2. The method of claim 1, wherein the sensor units comprises at least one of light sensors, motion sensors, and LQI (link quality indicator) sensors.
3. The method of claim 2, wherein a sensor sub-graph is generated for each of light sensors, motion sensors and LQI sensors.
4. The method of claim 2, wherein a first sensor graph GSi is generated based on sensed motion, comprising:
identify motions sensors of a plurality of sensor units that sense motion within a predetermined threshold of time, over a plurality of instances of time;
based on the identified motion sensors, construct the graph GS1, wherein each of the motion sensors is placed on a vertex of the graph GS1, and an edge between vertices include an edge weight that represents a confidence measure.
5. The method of claim 2, wherein a second sensor graph Gs2 is generated based on sensed light, comprising:
controlling lighting within an area, wherein a single light within the area is powered to emit light;
sense an intensity of receive light by a plurality of light sensors within the area;
order the light sensors according to the intensity of light received by each of the plurality of light sensors;
construct the second sensor graph GS2, wherein each sensor is placed on a vertex of the graph GS2 based on a known location of the single light, and the sensed intensity of light received by each of the plurality of light sensors, and wherein an edge is generated between each vertex that includes a weight that represents a confidence level.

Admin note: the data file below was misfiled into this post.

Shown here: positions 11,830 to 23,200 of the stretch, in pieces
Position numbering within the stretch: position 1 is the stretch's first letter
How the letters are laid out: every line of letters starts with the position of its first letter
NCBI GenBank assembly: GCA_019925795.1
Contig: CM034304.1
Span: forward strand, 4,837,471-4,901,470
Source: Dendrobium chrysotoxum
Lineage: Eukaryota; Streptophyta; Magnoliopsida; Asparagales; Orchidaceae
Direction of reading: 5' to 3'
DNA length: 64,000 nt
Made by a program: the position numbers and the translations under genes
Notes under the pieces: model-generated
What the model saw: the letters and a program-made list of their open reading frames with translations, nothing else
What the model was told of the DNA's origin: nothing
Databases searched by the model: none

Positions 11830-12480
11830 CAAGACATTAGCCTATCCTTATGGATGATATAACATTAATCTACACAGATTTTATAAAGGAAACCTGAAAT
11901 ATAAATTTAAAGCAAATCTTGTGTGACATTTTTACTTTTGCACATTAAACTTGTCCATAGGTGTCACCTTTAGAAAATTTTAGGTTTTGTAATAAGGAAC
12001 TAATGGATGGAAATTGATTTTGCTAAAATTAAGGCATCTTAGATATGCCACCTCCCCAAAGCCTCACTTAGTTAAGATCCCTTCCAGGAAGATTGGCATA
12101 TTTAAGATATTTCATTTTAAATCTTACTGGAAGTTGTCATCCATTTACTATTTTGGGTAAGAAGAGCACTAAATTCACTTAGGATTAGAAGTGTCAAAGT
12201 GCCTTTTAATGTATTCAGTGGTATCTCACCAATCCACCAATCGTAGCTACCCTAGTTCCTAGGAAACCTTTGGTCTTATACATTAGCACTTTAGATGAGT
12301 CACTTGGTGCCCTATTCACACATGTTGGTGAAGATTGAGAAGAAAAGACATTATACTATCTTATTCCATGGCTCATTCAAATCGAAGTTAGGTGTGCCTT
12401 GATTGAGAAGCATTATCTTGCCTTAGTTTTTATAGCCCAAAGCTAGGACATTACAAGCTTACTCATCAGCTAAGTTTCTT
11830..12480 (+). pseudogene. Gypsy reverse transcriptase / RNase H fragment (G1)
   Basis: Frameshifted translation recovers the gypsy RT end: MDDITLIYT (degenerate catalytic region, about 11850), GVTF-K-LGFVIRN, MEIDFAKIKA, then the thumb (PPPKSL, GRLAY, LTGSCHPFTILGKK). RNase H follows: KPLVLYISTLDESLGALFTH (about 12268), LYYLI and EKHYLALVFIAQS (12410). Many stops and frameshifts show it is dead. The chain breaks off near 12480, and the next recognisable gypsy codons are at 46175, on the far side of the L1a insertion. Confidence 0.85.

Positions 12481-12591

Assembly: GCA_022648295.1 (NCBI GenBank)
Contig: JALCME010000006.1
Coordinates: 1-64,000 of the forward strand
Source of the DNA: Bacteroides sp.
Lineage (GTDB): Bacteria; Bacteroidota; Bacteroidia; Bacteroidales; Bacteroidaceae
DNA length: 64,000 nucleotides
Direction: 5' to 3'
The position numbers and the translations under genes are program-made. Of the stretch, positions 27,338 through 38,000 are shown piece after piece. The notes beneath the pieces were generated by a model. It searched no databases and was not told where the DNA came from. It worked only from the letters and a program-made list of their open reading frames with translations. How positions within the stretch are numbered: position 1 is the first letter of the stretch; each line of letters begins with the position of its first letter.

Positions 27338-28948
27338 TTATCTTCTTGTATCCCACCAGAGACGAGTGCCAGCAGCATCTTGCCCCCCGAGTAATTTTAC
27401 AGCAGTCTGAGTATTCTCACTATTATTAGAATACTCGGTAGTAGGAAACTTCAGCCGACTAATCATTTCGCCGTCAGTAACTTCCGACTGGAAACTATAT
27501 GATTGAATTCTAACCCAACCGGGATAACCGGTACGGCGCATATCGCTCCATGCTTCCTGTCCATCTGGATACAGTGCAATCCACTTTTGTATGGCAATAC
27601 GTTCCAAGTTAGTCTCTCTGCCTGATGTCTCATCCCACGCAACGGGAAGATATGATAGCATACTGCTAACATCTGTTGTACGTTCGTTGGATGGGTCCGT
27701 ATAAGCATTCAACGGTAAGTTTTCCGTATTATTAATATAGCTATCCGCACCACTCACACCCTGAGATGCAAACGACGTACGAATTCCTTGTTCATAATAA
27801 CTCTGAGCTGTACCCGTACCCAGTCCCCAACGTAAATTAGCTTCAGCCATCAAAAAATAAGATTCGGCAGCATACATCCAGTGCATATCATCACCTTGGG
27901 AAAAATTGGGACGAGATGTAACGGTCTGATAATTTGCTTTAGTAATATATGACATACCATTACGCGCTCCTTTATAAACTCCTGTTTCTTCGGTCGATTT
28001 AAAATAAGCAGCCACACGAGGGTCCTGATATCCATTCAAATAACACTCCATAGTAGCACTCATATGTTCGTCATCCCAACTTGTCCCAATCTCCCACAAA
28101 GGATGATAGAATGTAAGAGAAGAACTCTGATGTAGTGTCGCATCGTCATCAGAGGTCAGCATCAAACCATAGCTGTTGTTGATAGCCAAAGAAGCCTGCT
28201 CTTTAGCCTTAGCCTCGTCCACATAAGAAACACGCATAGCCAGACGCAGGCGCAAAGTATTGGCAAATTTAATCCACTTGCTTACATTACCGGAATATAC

6. The method of claim 2, wherein a third sensor graph GS3 is generated based on electromagnetic signal LQI, comprising:
associating an electromagnetic signal source with one or more of a plurality of LQI sensors;
sensing an LQI by one or more of the LQI sensors;
constructing the third sensor graph GS3 based on a value of the LQI at each of the one or more sensors, wherein each LQI sensor is placed on a vertex of the graph GS3, and wherein an edge is generated between each vertex that includes a weight that represents a confidence level.
7. The method of claim 3, further comprising generating a compiled sensor graph based on synthesis of the sub-graph for each of the light sensors, motion sensors and LQI sensors.